The effects of war can manifest in a variety of ways in those who have served on the front lines, among them physically and mentally.
Too, there are myriad ways for veterans to cope with those effects, from the unsavory methods to hospitals, counseling, a strong support network and the great outdoors.
Helping veterans heal is the mission of several organizations throughout the country, among them the Outdoor Recreation Heritage Fund (ORHF), which seeks “to provide healing opportunities to veterans, troops, and their families through hunting, fishing, and other outdoor activities.”
ORHF was founded in 2001 by the Paralyzed Veterans of America, with program’s website stating, “The organization sought to help wounded veterans venture into the outdoors after receiving medical care for serious injuries.”
ORHF became its own entity in late 2012 and last year served approximately 375 troops.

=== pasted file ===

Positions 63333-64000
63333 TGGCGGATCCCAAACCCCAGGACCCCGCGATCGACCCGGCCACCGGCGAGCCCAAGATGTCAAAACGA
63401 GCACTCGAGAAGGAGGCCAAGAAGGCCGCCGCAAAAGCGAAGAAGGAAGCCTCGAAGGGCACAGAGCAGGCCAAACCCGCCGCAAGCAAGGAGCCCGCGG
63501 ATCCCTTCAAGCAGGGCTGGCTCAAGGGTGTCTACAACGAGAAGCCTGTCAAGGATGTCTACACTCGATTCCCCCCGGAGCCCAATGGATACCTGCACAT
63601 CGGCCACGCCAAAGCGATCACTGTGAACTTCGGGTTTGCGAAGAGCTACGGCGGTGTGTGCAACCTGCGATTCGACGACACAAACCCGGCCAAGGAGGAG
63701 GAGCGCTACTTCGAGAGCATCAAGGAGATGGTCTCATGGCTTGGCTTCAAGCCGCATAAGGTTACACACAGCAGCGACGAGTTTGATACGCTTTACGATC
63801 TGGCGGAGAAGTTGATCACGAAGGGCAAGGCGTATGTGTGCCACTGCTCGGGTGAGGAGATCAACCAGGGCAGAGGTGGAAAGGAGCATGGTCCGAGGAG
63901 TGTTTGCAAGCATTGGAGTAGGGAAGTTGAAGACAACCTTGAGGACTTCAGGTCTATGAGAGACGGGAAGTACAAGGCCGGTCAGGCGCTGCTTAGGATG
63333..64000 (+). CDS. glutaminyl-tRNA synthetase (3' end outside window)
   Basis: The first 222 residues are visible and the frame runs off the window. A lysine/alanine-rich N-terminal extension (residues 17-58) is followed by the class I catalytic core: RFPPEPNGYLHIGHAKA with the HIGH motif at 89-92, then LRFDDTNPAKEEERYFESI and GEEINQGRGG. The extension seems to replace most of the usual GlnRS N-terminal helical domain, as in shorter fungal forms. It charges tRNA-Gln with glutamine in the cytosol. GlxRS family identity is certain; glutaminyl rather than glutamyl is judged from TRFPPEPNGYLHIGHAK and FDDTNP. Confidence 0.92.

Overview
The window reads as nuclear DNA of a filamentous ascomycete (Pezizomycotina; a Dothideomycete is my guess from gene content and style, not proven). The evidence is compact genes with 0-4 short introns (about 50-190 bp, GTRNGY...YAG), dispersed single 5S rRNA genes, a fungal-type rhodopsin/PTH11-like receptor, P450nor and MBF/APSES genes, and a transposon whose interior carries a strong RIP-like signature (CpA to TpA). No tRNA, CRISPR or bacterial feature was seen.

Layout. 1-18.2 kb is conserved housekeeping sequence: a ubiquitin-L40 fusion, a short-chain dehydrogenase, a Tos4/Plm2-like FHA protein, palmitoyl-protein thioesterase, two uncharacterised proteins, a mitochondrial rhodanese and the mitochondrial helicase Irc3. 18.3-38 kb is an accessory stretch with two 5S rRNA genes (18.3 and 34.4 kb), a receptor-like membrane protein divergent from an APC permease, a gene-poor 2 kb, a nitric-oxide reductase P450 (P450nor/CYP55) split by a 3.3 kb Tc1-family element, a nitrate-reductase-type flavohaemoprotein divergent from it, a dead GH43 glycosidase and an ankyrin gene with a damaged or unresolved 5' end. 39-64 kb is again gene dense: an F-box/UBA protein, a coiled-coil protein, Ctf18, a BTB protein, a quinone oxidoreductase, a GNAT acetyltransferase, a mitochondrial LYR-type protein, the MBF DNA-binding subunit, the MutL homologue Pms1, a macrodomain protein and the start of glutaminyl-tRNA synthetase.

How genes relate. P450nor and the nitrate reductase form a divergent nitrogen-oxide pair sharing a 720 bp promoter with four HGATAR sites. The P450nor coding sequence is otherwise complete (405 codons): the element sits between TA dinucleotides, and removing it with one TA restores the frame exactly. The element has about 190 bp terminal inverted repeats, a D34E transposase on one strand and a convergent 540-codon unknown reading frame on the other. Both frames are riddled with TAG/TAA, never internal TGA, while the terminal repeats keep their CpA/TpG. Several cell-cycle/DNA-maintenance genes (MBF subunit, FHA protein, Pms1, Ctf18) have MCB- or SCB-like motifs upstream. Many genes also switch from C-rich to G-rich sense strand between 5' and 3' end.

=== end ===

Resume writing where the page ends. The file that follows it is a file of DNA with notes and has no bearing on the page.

For the last several years, ORHF has run a program in Archuleta County and, by all accounts, the local iteration of the program has been nothing but successful.
In Archuleta County, the program’s veterans are treated to a private-land hunt on the 19,000-acre Square Top Ranch, which was purchased by ORHF Chairman Matt Cook in the spring of 2013.
Cook’s plan for the ranch was threefold — family enjoyment, conservation and to allow veterans to hunt the property. Veterans have hunted the property every year since Cook purchased it.
“It’s an unbelievable opportunity to be able to share this land with these people that have given so much to their country,” Cook said after the inaugural ORHF event on the property, adding, “It’s my way of feeling patriotic; I didn’t serve.”
Cook attended the first three days of this year’s hunt.
This year’s hunt started with a bang on Oct. 19 — literally — as veteran J.B. Kerns landed his elk on the first day.
Kerns, who served in the U.S. Marine Corps for four years and completed three tours of duty in Afghanistan, is a triple amputee who grew up hunting in Virginia, but who had never hunted elk before.
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